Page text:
Awful name, Terroirs. It's that niggling, wriggling little plural, the silent S gilding an already ponced-up lily. The word's yet to enter anything like ordinary English, of course, and remains a fairly prissy piece of jargon - a loanword adopted cautiously, as you might a young offender. Try to Anglicise it, though, say it in an English accent, and you sound like Lloyd Grossman. Tear-warr. Scientific research - I will not disclose my methods - leads me to conclude that only 13.6 per cent of the British public has the slightest clue what it means. As a name for a restaurant, then, Terroirs is about as democratic as Chad. And for the few who do know it, it’s a daft bit of underselling by the wine merchant owners, a misbranding on the scale of Woolworth’s ‘Lolita’ range of kiddie furniture. Because ‘terroir’, reeking as it does of swill and spittoon, of noble rot and pigeage entre-deux-mers, implicitly suggests that food here plays second fiddle to plonk. Which it doesn’t.
The restaurant opened six months ago but has been shamefully underreviewed, no doubt in part due to this barmy ‘wine bar’ marketing. It doesn’t even have a proper website, just (like Jesus) a ‘Coming Soon’ message. As the first photo shows, the exterior is understated to the point of concealment; and despite being a Molotov cocktail’s throw from Trafalgar Square, it’s pretty hard to find. You can imagine tourists shuffling past, staled and stupefied by the National Gallery: rattled parents tugging slack-jawed ten-year-olds, seeing the name and assuming it sells dogs.
I went with London Eater and the editor of Metrotwin, a crafty website that links Big Smoke with Big Apple. It was a magnificent lunch. The wine list, which naturally deserves attention, places emphasis on small growers and biodynamic producers, and has a groaning rack of organic bottles. The menu is self-consciously arresting, rustically artful, utterly du moment. Small, tapas-style plates are very vogueish right now, with Bocca di Lupo doing a similar thing. It’s a concept that caters for the picky, the sociable, the pinched and the stingy alike. Here, depending on wallet and appetite, you nibble or scoff. There are bar snacks priced at a couple of quid, several small dishes at £4 to £9, or half a dozen main courses, each under £15. There’s also a good selection of charcuterie and some cheeses, the latter £3.50 apiece. In short, it’s a place that comfortably allows for a drink and a nibble, a medium snack, or a substantial meal. You can guess which one we plumped for.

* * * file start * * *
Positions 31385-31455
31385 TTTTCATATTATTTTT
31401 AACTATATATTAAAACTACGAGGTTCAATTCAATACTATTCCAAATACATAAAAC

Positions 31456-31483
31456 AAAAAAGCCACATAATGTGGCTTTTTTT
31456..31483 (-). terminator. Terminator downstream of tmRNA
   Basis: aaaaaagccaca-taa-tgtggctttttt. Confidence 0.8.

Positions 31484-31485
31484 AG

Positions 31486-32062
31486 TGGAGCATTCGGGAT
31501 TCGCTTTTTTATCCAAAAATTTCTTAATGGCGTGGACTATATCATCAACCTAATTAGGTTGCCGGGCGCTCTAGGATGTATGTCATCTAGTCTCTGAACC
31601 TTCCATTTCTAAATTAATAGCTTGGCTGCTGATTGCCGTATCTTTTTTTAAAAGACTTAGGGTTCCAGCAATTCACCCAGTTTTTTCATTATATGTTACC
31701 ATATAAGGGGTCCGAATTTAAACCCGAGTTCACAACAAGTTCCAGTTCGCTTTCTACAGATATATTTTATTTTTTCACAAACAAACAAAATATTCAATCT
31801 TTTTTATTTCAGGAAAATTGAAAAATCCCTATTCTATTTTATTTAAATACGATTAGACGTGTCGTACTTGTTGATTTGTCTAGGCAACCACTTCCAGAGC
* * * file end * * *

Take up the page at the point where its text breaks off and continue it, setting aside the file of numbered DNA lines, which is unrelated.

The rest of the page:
In fact, we order so much it’s almost embarrassing. From the bar snacks, cervelle de canut, 'silk worker's brain', a base of fromage blanc muddled by vinegar, is a delight: refreshing and milky, drizzled with what I’m pretty sure is walnut oil, and dressed with tiny rings of chive. Another taster, though, is a let-down. Duck scratchings, which sounded promising, are crisped boils, bitty explosions of cold grease. Amongst the smaller plates, steak tartare is available with or without heat: we order it spicy, and though it lacks an appreciable kick, it’s fresh, eggy and sharp, budded with a capery tang and excellent on hot toast. A pricey (£9) bunch of new season asparagus is perfectly cooked – so many places underdo it nowadays – with a vibrant splodge of hollandaise.
Bone marrow with truffle (oil, naturally) is the best dish of all: jellied discs of tissue wobbling like the busts on can-can dancers, dotted on a thickly foresty duxelle. Clams steamed in vermouth are plump and juicy, in a delicate, wormwoody sauce with grassy currents of parsley and a garlicky dollop of aioli. A pot-roast quail with braised artichokes is mellowed yellow, the bird of an infant tenderness, in a sauce salty with pancetta and with that curious sweet-and-sour note of the thistle. Puddings too, of course: a clever crèpe made with a caramel of salted butter, double-taking the tongue; and the best panna cotta I’ve ever had, quivering like a dumped lover’s bottom lip, its vanilla richness sliced by blood oranges steeped in Campari.
London badly needed a place like this, dextrously serving honest, compelling food in a sociable and unpretentious setting. The concept, for want of a better word, is as up-to-date as the Speaking Clock. The young chef is Ed Wilson, who trained with the Galvin brothers and who somehow produces everything from an open-plan kitchen slightly larger than a hankie, with just a couple of electric griddles and not even any gas. Pricing is ludicrously low for a restaurant of this calibre. The current lunch deal is a tartiflette, a green salad and a glass of ingenious white for ten measly pounds. I’m going back next week.
Now, any suggestions for a new name?
Terroirs, 5 William IV Street, London WC2
Tel. +44 (0)20 7036 0660
See on the TFYS Map
Indefensibly large lunch for three, including drinks and service, costs £138